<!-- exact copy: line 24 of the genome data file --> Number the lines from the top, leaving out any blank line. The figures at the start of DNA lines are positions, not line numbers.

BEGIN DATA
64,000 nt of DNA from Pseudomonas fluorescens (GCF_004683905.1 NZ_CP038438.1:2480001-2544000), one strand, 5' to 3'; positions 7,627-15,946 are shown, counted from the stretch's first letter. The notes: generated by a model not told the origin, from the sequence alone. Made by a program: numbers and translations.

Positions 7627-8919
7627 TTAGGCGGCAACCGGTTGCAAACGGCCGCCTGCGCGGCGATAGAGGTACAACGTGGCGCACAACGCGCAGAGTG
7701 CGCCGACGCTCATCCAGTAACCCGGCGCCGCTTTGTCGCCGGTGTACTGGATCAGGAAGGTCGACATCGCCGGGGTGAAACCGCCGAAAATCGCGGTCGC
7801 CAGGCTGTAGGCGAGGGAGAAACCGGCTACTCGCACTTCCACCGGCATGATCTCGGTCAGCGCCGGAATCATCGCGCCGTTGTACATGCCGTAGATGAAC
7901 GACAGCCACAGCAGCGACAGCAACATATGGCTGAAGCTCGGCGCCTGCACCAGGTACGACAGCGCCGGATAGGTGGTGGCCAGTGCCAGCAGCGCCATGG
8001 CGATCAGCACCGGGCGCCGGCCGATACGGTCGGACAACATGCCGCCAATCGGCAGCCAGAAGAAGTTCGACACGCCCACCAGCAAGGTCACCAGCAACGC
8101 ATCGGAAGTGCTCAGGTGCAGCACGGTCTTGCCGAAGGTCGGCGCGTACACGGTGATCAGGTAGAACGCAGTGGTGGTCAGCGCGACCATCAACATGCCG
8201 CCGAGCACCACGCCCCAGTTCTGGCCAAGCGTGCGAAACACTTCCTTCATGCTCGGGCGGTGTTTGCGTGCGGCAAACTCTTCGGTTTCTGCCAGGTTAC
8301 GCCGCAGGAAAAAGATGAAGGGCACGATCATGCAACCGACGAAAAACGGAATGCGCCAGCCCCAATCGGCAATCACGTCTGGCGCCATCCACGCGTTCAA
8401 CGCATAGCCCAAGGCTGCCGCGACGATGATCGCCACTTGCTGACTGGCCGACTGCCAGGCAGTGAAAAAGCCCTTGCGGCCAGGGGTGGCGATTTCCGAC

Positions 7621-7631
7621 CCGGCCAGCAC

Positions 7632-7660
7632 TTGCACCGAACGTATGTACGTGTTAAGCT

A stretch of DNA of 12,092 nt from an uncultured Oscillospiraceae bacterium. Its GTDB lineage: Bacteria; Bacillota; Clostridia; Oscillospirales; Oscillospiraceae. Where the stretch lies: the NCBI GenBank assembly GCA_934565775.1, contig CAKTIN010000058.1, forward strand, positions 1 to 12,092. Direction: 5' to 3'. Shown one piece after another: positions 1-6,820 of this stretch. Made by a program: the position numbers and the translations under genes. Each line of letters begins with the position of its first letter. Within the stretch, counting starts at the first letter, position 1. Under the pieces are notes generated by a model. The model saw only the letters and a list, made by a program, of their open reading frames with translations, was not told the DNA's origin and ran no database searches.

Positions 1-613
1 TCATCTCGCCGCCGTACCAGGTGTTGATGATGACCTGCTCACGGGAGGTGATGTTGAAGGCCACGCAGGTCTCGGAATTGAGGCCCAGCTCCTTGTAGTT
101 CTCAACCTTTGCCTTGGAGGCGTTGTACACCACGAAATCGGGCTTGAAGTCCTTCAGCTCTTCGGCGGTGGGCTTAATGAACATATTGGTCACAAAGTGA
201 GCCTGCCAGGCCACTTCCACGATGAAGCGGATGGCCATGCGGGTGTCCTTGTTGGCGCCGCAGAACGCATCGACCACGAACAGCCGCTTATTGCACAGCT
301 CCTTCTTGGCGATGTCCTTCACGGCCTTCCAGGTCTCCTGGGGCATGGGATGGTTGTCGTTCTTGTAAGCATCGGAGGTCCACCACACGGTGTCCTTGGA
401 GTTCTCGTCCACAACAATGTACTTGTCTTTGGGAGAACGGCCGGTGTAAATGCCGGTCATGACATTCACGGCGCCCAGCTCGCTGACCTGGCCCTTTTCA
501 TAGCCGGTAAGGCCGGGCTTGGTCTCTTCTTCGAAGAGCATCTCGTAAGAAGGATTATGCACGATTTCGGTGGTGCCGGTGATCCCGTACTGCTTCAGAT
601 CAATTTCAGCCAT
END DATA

601 CAATTTCAGCCAT